Verizon Asks FCC to Use Spectrum Screen in Sprint Review
Verizon Wireless has filed paperwork with the Federal Communications Commission requesting that it use its spectrum screen when considering Sprint's proposed acquisition of Clearwire. When reviewing spectrum sales, the FCC looks at each market affected by the transaction and weighs whether or not the transaction will give the purchasing entity too much spectrum in that market. It usually only looks at transactions concerning spectrum below 1.0GHz. As part of its acquisition of Clearwire, Sprint will gain control over its vast 2.5GHz spectrum holdings. Sprint believes the spectrum in question doesn't require the FCC to use its spectrum screen, but Verizon disagrees. The FCC has not yet weighed in on the matter.
Galaxy S8 to Cost $750, S8+ to Cost $850: Carriers Share Launch Details
Samsung's new Galaxy S8 and S8+ smartphones will cost $750 and $850, respectively. The phones share almost all features other than size and both ship with 64 GB of internal storage.
More Carriers and Phone Makers Agree to Adopt Google's RCS-Based 'Android Messages' Service
Google today said more wireless network operators and handset manufacturers will use Android Messages, its RCS-based messaging service, as the default SMS/MMS tool on their phones. (Android Messages was previously known as Google Messenger.) Some of the features of RCS, which is a global standard, include group chat, high-resolution photo sharing, advanced calling features, and read receipts.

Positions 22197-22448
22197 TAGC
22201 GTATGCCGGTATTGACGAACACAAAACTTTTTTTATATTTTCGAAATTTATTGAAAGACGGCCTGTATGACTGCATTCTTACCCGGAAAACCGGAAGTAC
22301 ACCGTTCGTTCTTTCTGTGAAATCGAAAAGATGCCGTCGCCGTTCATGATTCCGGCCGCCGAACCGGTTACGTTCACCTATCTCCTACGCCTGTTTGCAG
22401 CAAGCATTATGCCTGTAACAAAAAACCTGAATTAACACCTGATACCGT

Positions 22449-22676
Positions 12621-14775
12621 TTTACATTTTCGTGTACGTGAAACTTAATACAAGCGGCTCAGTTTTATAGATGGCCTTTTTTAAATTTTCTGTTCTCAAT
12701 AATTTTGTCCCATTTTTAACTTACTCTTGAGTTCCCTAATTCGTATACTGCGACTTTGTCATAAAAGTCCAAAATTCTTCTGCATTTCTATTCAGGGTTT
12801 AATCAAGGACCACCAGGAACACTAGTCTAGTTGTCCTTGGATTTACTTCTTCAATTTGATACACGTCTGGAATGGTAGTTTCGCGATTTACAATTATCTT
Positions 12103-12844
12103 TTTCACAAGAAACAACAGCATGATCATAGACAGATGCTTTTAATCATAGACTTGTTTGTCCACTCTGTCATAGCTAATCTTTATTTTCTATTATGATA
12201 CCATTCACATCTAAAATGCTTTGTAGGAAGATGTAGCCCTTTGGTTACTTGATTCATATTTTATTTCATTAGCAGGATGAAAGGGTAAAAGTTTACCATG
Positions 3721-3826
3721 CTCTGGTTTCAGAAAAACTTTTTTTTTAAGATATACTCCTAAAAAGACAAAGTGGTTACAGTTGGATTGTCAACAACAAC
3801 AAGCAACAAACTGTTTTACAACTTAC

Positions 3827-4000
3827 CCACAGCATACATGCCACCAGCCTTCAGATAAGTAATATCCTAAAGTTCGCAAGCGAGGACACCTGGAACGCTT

Sprint Complains to FCC Over Proposed Spectrum Screen
Sprint submitted a proposal to the Federal Communications Commission this week in response to the FCC's suggested spectrum screen reforms. The FCC established spectrum screens to help it weigh how much spectrum is owned by wireless network operators in a given market.
FCC Spells Out Spectrum Screen Policies
The Federal Communications Commission today adopted a Report and Order with respect to spectrum screens and how'll they'll be used in upcoming spectrum auctions and other spectrum transactions. Moving forward the FCC will stick to its one-third rule, meaning the FCC will analyze on a case-by-case basis transactions that might result in a wireless provider owning more than one-third of the available spectrum licenses in a given market.
FCC to Count Sprint's 2.5GHz Holdings In Spectrum Screens
The Federal Communications Commission plans to adjust the way it accounts for the spectrum holdings of companies when calculating spectrum screens. The government typically limits companies to owning one-third or less of the spectrum in any given market around the country.